Land Ho! Navigating the Geospatial Imagination of 19th Century British and American Maritime Fiction

Since the end of October, seven of my colleagues (Douglas E. Duhaime, Ana M. Jimenez-Moreno, Melissa McCoul, Daniel Murphy, Santiago Quintero, Bryan Santin, Suen Wong) and I have been working on a massive project in which we are trying to "anchor" the geographical imagination of 19th Century British and American sea fiction (based on a … Continue reading Land Ho! Navigating the Geospatial Imagination of 19th Century British and American Maritime Fiction

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Mapping the Imaginative Landscape of Texas After the Mexican-American War

Part of the consequences of the Mexican-American War was the appropriation of over 500,000 square miles of Mexican territory by the United States in 1848. Places such as Texas, California, New Mexico, and Arizona, which were originally considered part of Mexico, were now considered part of the United States--which posed an immense problem for Mexicans … Continue reading Mapping the Imaginative Landscape of Texas After the Mexican-American War

Decoding the American Scholar: Towards a Distant Computational Reading of Emerson’s Prose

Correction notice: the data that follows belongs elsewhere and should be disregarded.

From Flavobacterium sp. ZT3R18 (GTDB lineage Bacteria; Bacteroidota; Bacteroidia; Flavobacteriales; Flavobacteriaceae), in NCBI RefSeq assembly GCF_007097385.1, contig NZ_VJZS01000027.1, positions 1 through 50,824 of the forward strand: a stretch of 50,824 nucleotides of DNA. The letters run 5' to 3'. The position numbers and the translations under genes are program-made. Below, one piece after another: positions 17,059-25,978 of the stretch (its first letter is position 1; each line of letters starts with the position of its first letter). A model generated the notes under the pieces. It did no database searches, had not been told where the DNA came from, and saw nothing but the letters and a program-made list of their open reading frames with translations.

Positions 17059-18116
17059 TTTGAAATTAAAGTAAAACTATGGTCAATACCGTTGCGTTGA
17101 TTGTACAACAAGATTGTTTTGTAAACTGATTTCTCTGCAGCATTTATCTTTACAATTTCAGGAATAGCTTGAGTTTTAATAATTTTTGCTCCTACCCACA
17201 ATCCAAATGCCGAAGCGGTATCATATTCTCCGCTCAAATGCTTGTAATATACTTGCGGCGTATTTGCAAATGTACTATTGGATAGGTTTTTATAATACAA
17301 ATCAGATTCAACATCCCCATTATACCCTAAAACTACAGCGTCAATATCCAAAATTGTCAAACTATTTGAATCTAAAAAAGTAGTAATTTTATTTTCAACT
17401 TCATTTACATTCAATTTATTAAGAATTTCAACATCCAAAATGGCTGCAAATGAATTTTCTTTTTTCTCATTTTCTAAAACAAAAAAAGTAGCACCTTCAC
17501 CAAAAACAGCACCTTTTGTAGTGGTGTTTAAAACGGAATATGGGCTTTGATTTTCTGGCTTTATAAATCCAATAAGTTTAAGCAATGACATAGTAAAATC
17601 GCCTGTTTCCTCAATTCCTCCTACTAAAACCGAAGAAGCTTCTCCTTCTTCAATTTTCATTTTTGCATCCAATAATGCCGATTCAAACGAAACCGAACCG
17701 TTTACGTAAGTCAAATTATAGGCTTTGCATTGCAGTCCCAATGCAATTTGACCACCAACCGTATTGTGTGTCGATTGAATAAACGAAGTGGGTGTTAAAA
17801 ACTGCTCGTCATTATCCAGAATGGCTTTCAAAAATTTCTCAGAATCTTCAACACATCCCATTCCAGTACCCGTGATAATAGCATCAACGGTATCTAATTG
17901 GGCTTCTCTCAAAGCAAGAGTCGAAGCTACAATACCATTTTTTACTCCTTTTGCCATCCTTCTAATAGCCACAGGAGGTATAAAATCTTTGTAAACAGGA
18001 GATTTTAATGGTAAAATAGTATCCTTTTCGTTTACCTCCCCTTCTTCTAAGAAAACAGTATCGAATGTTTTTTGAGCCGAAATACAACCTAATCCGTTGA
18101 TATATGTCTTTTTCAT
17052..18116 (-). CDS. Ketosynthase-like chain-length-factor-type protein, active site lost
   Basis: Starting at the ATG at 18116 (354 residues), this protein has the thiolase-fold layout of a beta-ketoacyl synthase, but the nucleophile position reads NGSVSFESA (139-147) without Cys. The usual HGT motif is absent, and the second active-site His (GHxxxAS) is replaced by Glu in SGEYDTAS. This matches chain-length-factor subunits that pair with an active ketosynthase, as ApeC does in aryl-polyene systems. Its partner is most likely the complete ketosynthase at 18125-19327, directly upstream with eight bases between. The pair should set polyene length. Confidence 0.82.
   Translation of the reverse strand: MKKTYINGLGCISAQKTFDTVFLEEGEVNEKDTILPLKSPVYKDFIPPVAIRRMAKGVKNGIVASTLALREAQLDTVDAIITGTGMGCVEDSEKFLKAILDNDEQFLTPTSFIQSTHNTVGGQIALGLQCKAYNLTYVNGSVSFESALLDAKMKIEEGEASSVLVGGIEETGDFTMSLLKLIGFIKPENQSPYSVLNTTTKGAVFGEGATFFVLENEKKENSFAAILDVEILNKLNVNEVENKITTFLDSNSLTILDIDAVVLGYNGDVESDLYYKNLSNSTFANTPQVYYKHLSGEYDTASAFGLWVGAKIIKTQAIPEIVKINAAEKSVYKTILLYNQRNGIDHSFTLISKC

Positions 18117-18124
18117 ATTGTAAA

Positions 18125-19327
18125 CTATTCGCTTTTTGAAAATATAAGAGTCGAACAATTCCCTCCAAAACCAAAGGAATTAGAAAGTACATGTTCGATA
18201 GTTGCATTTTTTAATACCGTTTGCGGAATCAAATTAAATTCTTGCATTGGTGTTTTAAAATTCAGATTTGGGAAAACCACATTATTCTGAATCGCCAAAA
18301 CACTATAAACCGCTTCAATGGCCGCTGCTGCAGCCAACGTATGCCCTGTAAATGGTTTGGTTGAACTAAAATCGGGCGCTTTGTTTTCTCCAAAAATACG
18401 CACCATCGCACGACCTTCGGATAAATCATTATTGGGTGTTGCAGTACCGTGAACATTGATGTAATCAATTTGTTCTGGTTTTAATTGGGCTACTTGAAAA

The following entry discusses some ideas that I plan to explore in a research paper that I will write for a course titled "Knowledge, Belief, and Science in Melville's America," which is being offered by Dr. Laura Dassow Walls at the University of Notre Dame during the fall semester of 2012. During my last semester … Continue reading Decoding the American Scholar: Towards a Distant Computational Reading of Emerson’s Prose

Towards a Materialist Conception of Form

Traditionally, close reading is approached as the key to unlocking and understanding the nuances of history, meaning, and ideology in literary texts. Nevertheless, by conducting close readings of a select range of texts, one only engages with a minuscule and insignificant percentage of the literary corpus. Franco Moretti’s approach towards this issue in Graphs, Maps, … Continue reading Towards a Materialist Conception of Form

Protocol: How Control Exists After Decentralization

Alexander R. Galloway's Protocol: How Control Exists After Decentralization is by far one of the most exciting and challenging readings that I have encountered in a long time. In essence, it is a book on issues within the realm of computer science targeted towards individuals who have little or no experience within the field. By focusing his … Continue reading Protocol: How Control Exists After Decentralization